So the first thing I had them do as soon as they got back, well, as soon as they were able, because they came back on during the nighttime here. But I had them schedule with me to come in as soon as possible. Then we were here for hours talking. So yeah, it was incredible.
So these girls, how they came back versus how they were, how they came back it was insane. Their presence, there was a different energy when they came back. Then actually hearing them get to talk about their experiences was incredible.
Victor shared with me how these students changed post-program. He said that he saw explosions in confidence from these three. What changed? Well some examples that he shared… they realized that they were independent enough to live away from their families and community- in a different country, no less- for a month. Something that could have seemed emotionally impossible a year prior, became a reality.
Also? Confidence in one’s own skin. Seeing a range of ways to express gender, a variety of body sizes and skin colors….it can help bring into perspective the messages we take in here in the US about what an “ideal” body looks like.
We made sure that they all set goals, and actually that their parents set goals for them. And we talked about it both in the interviews, but also in the orientation. So everybody knew what everybody else's goal was. And they really did push each other. One of them was incredibly shy before she went. And she came back totally changed, but she was being pushed by the others, to interact with other people. So she learned this skill that she would never have learned staying at home. So that was kind of an added benefit.
I asked Victor about the future of the partnership between Dean’s Future Scholars and AFS.
Honestly we are going to do everything we can to sustain the program and keep it going. Studying abroad is such an incredible opportunity. And we want to keep opening doors for students to go see the world. We're incredibly thankful to our partnership with Faces of America and community members who stepped up and to help make this dream a reality.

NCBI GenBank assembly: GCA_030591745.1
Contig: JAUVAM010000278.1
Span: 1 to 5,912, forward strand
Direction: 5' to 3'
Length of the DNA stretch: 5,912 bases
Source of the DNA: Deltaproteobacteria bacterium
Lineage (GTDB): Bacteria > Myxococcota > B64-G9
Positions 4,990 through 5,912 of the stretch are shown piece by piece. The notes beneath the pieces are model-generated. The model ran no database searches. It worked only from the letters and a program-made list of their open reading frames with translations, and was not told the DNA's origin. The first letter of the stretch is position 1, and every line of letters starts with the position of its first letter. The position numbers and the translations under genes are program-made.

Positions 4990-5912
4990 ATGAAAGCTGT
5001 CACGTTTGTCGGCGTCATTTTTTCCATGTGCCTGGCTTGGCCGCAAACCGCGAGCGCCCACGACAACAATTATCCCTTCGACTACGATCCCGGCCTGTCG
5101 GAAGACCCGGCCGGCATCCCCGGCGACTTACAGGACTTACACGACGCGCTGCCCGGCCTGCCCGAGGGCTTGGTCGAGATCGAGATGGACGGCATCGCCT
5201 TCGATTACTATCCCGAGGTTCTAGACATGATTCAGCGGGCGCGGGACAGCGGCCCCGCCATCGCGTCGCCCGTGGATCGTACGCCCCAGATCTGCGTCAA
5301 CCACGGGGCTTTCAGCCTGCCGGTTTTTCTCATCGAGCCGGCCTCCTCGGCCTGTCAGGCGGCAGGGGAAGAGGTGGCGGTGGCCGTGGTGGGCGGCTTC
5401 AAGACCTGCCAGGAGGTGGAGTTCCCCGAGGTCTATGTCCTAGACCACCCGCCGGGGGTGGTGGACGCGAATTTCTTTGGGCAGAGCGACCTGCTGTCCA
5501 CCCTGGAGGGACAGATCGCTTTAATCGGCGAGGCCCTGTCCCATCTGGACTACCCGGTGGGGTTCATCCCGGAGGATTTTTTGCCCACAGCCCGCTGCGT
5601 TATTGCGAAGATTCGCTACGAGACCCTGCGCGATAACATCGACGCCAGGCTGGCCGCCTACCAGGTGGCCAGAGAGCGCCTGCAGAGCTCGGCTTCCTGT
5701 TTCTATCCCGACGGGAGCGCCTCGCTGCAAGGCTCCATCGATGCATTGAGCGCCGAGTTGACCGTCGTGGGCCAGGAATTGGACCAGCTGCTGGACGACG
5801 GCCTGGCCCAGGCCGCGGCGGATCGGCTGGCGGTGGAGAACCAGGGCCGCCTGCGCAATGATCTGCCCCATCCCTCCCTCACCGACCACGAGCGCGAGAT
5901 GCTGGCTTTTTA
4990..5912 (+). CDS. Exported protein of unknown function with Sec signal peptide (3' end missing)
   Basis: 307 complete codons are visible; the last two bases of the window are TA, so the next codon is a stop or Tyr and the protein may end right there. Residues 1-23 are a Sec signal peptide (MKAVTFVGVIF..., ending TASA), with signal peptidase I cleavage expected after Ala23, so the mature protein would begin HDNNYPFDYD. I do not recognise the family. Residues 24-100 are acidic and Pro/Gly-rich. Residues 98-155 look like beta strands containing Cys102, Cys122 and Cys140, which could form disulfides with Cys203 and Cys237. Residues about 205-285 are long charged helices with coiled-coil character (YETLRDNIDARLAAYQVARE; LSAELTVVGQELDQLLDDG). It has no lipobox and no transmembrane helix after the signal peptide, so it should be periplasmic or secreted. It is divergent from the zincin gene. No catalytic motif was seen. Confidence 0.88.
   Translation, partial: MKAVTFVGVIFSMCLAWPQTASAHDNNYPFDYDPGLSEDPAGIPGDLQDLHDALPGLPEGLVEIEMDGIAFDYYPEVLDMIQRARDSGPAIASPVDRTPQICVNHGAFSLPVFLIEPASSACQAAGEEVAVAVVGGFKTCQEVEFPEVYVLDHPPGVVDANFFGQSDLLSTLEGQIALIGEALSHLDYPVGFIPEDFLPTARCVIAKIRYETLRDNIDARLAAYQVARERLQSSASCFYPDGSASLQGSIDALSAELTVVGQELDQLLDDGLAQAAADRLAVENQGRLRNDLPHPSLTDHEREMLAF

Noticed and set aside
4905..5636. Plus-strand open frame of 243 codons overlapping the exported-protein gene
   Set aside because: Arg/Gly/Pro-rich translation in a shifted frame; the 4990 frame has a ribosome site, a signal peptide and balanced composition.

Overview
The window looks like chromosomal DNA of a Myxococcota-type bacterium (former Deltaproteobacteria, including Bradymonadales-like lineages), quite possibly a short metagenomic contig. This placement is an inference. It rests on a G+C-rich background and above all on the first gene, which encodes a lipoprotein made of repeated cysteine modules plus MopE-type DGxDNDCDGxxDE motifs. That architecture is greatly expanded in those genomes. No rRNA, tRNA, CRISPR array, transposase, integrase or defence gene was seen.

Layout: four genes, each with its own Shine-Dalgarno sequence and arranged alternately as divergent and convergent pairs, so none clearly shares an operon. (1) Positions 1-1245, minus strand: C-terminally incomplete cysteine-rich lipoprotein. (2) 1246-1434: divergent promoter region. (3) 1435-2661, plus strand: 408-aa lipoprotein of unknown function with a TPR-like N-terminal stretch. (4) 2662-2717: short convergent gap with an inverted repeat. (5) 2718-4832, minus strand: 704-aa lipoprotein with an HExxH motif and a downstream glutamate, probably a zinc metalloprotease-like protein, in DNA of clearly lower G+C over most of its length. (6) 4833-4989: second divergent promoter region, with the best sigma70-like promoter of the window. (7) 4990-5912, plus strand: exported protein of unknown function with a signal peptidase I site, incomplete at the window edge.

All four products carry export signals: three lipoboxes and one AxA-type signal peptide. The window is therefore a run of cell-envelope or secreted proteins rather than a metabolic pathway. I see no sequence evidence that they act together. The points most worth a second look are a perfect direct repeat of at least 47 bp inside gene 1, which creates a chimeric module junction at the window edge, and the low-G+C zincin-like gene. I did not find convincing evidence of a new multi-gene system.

For 2023, Dean’s Future Scholars received funding from the Hixson Foundation to offer these scholarships. What’s next for DFS and AFS?
We'd like to grow it, because if you think about it, each cohort of the program is 60 to 70 kids. So even if a 10th of those were able to go each year on a program, that would still be six or seven. And we're not quite there yet.
The Program Director is very, very positive about this program. And I will tell you that her program Dean’s Future Scholars was recognized by our US Senator who helps earmark money from some of the COVID relief to look at expanding the model statewide. It is so impressive.
As we’ve heard, Dean’s Future Scholars is a mentor-based, college-access program that works with students from 6th-12th grades. Many of the DFS participants will be the first in their family to graduate high school. The Faces of America scholarship with AFS provides students with opportunities-\ that they would not likely have otherwise. These opportunities open doors and can seriously impact a student’s life path. The goal is to continue offering scholarships in collaboration with DFS, and hopefully having an even greater impact on more students in the future.